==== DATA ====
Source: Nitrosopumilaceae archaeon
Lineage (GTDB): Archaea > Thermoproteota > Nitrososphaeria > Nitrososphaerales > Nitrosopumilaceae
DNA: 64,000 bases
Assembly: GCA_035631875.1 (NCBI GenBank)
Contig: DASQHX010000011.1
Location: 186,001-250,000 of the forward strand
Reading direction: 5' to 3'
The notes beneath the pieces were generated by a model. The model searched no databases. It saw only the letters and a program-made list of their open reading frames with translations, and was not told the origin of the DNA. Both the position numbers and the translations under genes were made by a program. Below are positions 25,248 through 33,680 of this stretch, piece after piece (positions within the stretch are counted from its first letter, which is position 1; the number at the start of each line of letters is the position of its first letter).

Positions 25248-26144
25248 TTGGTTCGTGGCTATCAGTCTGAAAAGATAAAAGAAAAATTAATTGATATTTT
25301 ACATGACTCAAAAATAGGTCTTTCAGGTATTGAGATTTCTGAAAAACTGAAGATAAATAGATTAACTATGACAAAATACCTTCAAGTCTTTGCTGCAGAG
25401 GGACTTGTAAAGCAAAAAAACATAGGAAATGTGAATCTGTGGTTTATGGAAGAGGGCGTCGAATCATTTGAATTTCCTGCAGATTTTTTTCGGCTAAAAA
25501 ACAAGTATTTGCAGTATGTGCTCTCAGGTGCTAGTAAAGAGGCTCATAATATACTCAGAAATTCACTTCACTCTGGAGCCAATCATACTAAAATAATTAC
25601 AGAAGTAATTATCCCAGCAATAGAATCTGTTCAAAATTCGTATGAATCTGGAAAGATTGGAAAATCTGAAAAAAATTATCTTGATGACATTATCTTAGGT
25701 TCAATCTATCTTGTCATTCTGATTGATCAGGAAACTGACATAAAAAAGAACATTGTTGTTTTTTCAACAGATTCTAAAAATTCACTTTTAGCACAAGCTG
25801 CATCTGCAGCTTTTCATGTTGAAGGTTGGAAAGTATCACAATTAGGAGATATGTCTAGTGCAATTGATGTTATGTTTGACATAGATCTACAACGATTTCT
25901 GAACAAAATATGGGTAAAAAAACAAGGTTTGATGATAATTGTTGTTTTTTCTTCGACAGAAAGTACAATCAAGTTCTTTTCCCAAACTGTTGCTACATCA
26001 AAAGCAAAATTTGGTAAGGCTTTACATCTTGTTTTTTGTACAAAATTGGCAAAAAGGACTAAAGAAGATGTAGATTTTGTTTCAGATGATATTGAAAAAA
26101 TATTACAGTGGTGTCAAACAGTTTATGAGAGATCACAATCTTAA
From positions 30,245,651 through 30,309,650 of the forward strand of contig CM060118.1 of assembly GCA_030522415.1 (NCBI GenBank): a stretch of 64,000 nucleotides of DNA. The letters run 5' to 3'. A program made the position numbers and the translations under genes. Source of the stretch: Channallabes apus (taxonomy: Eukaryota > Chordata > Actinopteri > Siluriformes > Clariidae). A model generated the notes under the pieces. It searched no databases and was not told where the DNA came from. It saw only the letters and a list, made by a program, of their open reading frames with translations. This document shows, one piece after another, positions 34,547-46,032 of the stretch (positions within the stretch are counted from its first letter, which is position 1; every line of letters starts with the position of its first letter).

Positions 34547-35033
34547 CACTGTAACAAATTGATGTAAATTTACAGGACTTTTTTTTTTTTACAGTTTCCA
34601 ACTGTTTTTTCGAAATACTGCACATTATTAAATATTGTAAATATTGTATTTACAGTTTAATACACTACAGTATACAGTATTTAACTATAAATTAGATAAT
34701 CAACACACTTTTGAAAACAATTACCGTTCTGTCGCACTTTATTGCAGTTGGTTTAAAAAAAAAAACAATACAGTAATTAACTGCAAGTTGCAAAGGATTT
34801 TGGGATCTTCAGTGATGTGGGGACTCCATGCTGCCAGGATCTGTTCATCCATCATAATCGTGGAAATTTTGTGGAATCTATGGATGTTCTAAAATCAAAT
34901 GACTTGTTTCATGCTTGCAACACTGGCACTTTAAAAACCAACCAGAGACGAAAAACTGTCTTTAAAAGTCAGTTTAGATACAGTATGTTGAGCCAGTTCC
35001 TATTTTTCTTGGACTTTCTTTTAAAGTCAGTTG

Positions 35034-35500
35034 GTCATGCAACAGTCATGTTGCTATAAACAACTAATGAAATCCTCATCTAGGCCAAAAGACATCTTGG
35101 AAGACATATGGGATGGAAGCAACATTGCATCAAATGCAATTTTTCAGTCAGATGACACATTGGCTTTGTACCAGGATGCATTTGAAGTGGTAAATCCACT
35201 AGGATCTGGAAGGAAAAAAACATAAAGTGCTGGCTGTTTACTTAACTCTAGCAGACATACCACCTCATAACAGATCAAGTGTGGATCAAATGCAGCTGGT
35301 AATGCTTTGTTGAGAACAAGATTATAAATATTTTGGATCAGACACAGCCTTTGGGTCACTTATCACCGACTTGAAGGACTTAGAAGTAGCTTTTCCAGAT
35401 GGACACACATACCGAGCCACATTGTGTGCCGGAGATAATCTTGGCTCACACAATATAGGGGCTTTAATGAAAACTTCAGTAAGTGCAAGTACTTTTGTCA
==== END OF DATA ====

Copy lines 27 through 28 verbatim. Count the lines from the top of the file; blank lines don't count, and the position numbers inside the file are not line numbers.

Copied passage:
35001 TATTTTTCTTGGACTTTCTTTTAAAGTCAGTTG

Positions 35034-35500